Reeva Potoff moved to the SoHo neighborhood of New York when it was still illegal to live there, after receiving an MFA degree from Yale University. Potoff would often look out the window in the dead of night and see women working until dawn at their sewing machines. Potoff and many fellow artists joined the Artworkers Coalition or helped out in the South Bronx, and joined feminist consciousness-raising groups. The artist’s studio was on Mercer Street in a building that bundled and sold scrap paper; Potoff made all of her early sculptures out of the cardboard that she retrieved. The pieces were based on gathering visual documentation (photos, drawings, and models) from the cliffs that she found along highways and coastal areas. Potoff’s first solo exhibition was at The Meisel Gallery in New York; she later exhibited at The Museum of Modern Art and received fellowships from the American Academy in Rome and the National Endowment for the Arts. Potoff has taught at Bennington College and Columbia University, and now teaches at Pratt Institute. Potoff continues to have an interest in nature and grows and photographs mold and the visual material it generates, which provides the basis for large-scale inkjet prints. The prints are scaled for the wall that they are installed on, and the insects that populate the prints are prints as well. Potoff lives and works in the same loft she first settled in, and is still a feminist.
Kay WalkingStick has had over 30 solo shows in the United States and Europe. Her work is in the permanent collections of the Metropolitan Museum, New York; the Museum of Canada, Ottawa; the Israel Museum, Jerusalem; The Newark Museum, Newark; the Whitney Museum of American Art, New York; and many other museums across the United States. June Kelly Gallery represents her work in New York. WalkingStick taught painting and drawing to graduate and undergraduate students at Cornell University for 17 years, where she is an Emerita Professor. WalkingStick was given an honorary doctorate by Pratt Institute and by Arcadia University. She is a fellow of the National Academy of Design. In 2015, her retrospective of 75 paintings and drawings covering the years from 1970 to 2015 opened at the Smithsonian, National Museum of the American Indian in Washington, D.C. Since closing in September of 2016, the exhibition has traveled to various venues across the country including the Gilcrease Museum, Tulsa; the Montclair Museum in Montclair, NJ; The Art Institute in Dayton, Ohio; the Kalamazoo Art Museum, Kalamazoo, MI; and the Heard Museum, Phoenix, AZ. The show was listed by Hyperallergic as one of the best 15 exhibitions to open nationwide in 2016. WalkingStick and her husband, the artist Dirk Bach, live in Easton, PA.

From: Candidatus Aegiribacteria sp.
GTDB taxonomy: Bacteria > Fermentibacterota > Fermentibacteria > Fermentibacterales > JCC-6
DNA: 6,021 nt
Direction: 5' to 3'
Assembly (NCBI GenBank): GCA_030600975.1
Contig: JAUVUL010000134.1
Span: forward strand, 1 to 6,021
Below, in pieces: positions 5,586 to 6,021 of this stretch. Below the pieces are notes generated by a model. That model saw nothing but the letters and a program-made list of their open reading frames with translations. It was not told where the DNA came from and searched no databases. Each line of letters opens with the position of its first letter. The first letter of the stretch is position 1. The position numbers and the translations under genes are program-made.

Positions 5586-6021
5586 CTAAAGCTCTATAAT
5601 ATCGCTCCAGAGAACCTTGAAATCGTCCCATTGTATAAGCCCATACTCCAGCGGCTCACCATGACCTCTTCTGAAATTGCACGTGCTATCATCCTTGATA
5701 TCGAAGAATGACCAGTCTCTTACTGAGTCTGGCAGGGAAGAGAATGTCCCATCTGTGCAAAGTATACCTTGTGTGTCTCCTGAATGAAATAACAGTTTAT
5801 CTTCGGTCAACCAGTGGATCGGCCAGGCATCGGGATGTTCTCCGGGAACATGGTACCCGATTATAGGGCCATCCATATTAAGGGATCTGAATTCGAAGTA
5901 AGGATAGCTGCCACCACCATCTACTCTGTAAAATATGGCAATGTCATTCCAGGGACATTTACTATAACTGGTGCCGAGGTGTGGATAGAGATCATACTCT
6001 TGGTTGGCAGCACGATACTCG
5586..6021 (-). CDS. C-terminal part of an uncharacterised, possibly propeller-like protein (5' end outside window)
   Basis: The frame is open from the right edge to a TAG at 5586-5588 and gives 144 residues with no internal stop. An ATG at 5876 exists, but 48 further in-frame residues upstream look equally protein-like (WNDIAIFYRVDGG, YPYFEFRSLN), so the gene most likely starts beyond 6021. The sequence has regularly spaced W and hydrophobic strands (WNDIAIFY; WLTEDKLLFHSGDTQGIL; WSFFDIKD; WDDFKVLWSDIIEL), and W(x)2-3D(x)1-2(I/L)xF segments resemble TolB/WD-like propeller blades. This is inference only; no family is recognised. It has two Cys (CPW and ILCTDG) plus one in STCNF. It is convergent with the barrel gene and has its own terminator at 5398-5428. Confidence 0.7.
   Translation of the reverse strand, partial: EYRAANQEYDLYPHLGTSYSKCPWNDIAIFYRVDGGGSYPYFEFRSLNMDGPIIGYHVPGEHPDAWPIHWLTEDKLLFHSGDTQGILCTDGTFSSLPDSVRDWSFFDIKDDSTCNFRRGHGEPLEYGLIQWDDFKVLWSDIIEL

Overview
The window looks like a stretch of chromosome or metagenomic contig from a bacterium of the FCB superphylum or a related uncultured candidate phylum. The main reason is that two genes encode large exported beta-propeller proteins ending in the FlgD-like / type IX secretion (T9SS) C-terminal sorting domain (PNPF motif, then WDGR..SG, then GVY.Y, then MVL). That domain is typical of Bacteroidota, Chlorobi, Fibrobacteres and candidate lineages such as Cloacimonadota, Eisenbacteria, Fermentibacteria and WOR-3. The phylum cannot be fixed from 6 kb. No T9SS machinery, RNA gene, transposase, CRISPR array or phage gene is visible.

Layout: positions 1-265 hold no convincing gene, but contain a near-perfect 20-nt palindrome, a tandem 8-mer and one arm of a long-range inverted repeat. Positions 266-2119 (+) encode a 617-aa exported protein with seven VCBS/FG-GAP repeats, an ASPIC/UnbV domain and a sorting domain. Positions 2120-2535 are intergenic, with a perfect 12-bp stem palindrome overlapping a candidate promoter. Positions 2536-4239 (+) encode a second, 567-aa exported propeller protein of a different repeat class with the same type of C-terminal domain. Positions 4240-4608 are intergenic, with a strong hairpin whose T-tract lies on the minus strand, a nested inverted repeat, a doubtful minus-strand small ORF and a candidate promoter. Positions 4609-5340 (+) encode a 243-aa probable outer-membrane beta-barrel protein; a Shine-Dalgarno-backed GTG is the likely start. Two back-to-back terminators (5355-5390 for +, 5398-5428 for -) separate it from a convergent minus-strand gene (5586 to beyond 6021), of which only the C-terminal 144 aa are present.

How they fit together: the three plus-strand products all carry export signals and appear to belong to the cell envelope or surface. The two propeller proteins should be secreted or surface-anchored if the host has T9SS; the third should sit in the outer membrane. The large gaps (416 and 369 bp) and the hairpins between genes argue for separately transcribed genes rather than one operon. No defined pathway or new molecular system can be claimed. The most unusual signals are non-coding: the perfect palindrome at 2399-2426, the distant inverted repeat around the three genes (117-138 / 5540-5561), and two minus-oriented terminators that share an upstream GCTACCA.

About Murray Reich
Born and raised in Coney Island and the south Bronx, Murray Reich (1932-2012) attended City College and received his M.F.A. degree in Painting from Boston University. Following his first solo show in New York at Max Hutchinson Gallery, Reich was awarded a Solomon R. Guggenheim Fellowship. Reich received other fellowships, including one from the National Endowment for the Arts. His work was exhibited in two Whitney Annuals and at the American Academy of Arts and Letters as well as in solo shows and group exhibitions. Reich was Professor Emeritus of Painting at Bard College in Annandale-on-Hudson, New York, where he taught for 25 years. He served on the faculty of the Graduate Program in Art at Hunter College, also in New York. He was the inaugural director of Tanglewood’s Summer Program in Art in Massachusetts, and also taught at Boston University. He lived and worked in New York City, Provincetown, and Mt. Tremper in upstate New York. For images of his work and a longer profile, please visit www.murrayreich.com.
The Murray Reich Distinguished Artist Award was created to provide resources to established visual artists above 50 who are chosen for artistic excellence. With the support of an anonymous donor, NYFA has created this award to enable artists with a long history of creative practice to pursue deeper investigations or new explorations that can inform and enrich their work. Learn more on NYFA.org.
Images from top: Kay WalkingStick (Murray Reich Distinguished Artist ’18), “Eastern Slope,” 2017, oil on wood panel, and Rick Klauber (Murray Reich Distinguished Artist ’18), “Wall Flower,” 2015, acrylic on wood shims.